Coates became a national figure representing delays in medical care at VA hospitals after he was featured prominently in a CNN investigation in January 2014.
The CNN investigation that included Coates was the first national story about delays in care across the country that year. It led to a national controversy resulting in the resignation of VA Secretary Eric Shinseki, and ultimately a law that provided $16 billion to overhaul the Department of Veterans Affairs, passed by Congress and signed by President Obama.
After the CNN story about him, Coates was asked to testify before Congress about the delays in his medical care. When he got to Washington, Coates told lawmakers
he had suffered for months, waiting for a simple medical procedure that might have saved his life.
Coates testified he was dying of cancer because the procedure was delayed at several VA facilities, including the William Jennings Bryan Dorn VA Medical Center in Columbia, South Carolina.
Leaving some lawmakers in tears and making national news again, Coates described in detail how he waited months, even begging for an appointment to have a colonoscopy. But he found himself on a growing list of veterans also waiting for appointments and procedures.
About a year after first complaining to his doctors of pain, Coates said, he was able to get a colonoscopy. Doctors discovered a cancerous tumor the size of a baseball. By then he had Stage 4 cancer, and it was only a matter of time before he was overtaken by the illness, he told lawmakers.
From his first interview, Coates, a simple but articulate man from rural South Carolina, spoke eloquently about how veterans should be treated better, and deserved more after all the sacrifices they had made for their country.
"Due to the inadequate and lack of follow-up care I received through the VA system, I stand before you terminally ill today," Coates told members of the House Committee on Veterans' Affairs.
The lawmakers who heard him testify were shaken by his description, and about the numerous deaths of other veterans outlined in CNN's investigation.
"This is an outrage! This is an American disaster!" Rep. Jackie Walorski, an Indiana Republican, nearly screamed, her voice quavering, during that congressional hearing, in April 2014. "My dad was a veteran. He died of colon cancer," she said, crying softly. "This is so personal to me."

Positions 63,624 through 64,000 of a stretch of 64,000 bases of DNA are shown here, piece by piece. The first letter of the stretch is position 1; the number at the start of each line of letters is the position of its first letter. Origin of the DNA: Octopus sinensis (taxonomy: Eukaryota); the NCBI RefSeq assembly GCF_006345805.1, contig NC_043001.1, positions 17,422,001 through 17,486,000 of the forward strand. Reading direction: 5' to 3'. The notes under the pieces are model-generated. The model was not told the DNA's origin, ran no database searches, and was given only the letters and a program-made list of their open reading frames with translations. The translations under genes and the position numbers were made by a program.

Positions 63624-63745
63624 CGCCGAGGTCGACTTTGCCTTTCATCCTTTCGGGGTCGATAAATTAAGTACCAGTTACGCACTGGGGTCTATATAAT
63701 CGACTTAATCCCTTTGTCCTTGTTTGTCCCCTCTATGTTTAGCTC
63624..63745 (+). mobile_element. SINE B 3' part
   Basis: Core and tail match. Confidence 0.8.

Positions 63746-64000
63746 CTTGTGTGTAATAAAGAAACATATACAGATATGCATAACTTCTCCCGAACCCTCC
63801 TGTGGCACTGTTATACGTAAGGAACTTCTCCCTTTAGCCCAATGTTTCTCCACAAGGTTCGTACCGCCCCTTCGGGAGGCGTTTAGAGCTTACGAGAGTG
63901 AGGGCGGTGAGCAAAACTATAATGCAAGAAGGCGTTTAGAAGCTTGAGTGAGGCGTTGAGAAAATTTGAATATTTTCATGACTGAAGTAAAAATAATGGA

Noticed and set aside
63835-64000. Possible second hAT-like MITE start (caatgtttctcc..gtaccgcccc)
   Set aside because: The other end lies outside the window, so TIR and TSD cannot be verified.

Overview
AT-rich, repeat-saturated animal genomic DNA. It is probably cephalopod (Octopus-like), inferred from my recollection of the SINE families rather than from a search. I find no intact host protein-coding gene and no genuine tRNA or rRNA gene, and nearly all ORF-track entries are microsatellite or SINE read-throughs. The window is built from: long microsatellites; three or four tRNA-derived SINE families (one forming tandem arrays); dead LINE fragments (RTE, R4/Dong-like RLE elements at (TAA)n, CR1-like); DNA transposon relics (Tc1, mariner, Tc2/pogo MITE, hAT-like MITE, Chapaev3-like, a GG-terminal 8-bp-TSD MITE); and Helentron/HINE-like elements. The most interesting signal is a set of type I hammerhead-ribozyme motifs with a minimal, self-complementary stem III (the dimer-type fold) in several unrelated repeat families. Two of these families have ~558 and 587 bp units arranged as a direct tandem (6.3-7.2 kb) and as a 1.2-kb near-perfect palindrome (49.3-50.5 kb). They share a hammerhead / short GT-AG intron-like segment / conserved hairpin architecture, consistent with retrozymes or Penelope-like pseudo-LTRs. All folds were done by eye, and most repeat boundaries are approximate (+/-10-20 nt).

Coates remained friendly and kind, was never hostile, and even kept his humor as his illness progressed. Speaking with his down-home and polite country manner, the Army veteran had a remarkable ability to touch many people with his story.
Coates' family said he died Saturday from the cancer that had been left untreated by the VA for so long. After his time in the national spotlight, Coates continued to rail against the VA and fight for veterans to get better treatment, continuing to speak with reporters and helping them understand the VA crisis and scandal as it unfolded.
Coates' son, Shane, 23, on Wednesday described his father's fight and how he remained committed to helping other veterans to the end.
"Everything they did at the VA was dragged out, it was never a quick appointment for anything," Shane Coates said. "He had to wait so long to get any treatment. After what happened to him, he just wanted to fight for other veterans."
"He wanted to show the world that when you go fight for your country, it's not right that you come home and then you have to fight just to get basic medical treatment," Shane Coates said. "The way they treated him, and other veterans, it's just not the way any veteran should ever be treated. It's just not right."
Coates was buried Wednesday in Bethune, South Carolina, after a service at the Timrod Baptist Church. In addition to Shane, Coates is survived by his father, Barry Coates Sr.; his wife, Donna; his brother Randall; his sister Dawanna; and by four other children: Scotty, 25; Breanna, 24; Troy, 22; and Tyler, 16.